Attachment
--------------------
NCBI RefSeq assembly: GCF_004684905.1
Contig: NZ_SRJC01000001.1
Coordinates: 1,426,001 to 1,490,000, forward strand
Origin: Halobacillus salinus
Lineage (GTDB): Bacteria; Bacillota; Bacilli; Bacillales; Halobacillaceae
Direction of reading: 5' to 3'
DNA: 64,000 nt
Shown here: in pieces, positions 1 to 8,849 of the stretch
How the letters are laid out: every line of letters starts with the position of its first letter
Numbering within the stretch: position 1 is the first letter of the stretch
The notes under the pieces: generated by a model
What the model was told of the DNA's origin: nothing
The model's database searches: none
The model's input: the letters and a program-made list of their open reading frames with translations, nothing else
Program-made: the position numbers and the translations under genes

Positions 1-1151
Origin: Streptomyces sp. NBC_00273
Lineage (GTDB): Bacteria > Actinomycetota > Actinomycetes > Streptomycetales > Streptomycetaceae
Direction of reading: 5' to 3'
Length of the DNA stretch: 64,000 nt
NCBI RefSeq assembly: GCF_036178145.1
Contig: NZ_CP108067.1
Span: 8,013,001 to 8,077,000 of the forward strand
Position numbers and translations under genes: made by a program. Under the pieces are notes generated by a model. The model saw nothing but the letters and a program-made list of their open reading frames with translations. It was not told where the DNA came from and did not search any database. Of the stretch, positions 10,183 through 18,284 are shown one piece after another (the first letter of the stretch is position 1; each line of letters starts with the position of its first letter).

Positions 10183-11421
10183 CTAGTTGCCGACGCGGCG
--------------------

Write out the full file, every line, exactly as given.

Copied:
NCBI RefSeq assembly: GCF_004684905.1
Contig: NZ_SRJC01000001.1
Coordinates: 1,426,001 to 1,490,000, forward strand
Origin: Halobacillus salinus
Lineage (GTDB): Bacteria; Bacillota; Bacilli; Bacillales; Halobacillaceae
Direction of reading: 5' to 3'
DNA: 64,000 nt
Shown here: in pieces, positions 1 to 8,849 of the stretch
How the letters are laid out: every line of letters starts with the position of its first letter
Numbering within the stretch: position 1 is the first letter of the stretch
The notes under the pieces: generated by a model
What the model was told of the DNA's origin: nothing
The model's database searches: none
The model's input: the letters and a program-made list of their open reading frames with translations, nothing else
Program-made: the position numbers and the translations under genes

Positions 1-1151
Origin: Streptomyces sp. NBC_00273
Lineage (GTDB): Bacteria > Actinomycetota > Actinomycetes > Streptomycetales > Streptomycetaceae
Direction of reading: 5' to 3'
Length of the DNA stretch: 64,000 nt
NCBI RefSeq assembly: GCF_036178145.1
Contig: NZ_CP108067.1
Span: 8,013,001 to 8,077,000 of the forward strand
Position numbers and translations under genes: made by a program. Under the pieces are notes generated by a model. The model saw nothing but the letters and a program-made list of their open reading frames with translations. It was not told where the DNA came from and did not search any database. Of the stretch, positions 10,183 through 18,284 are shown one piece after another (the first letter of the stretch is position 1; each line of letters starts with the position of its first letter).

Positions 10183-11421
10183 CTAGTTGCCGACGCGGCG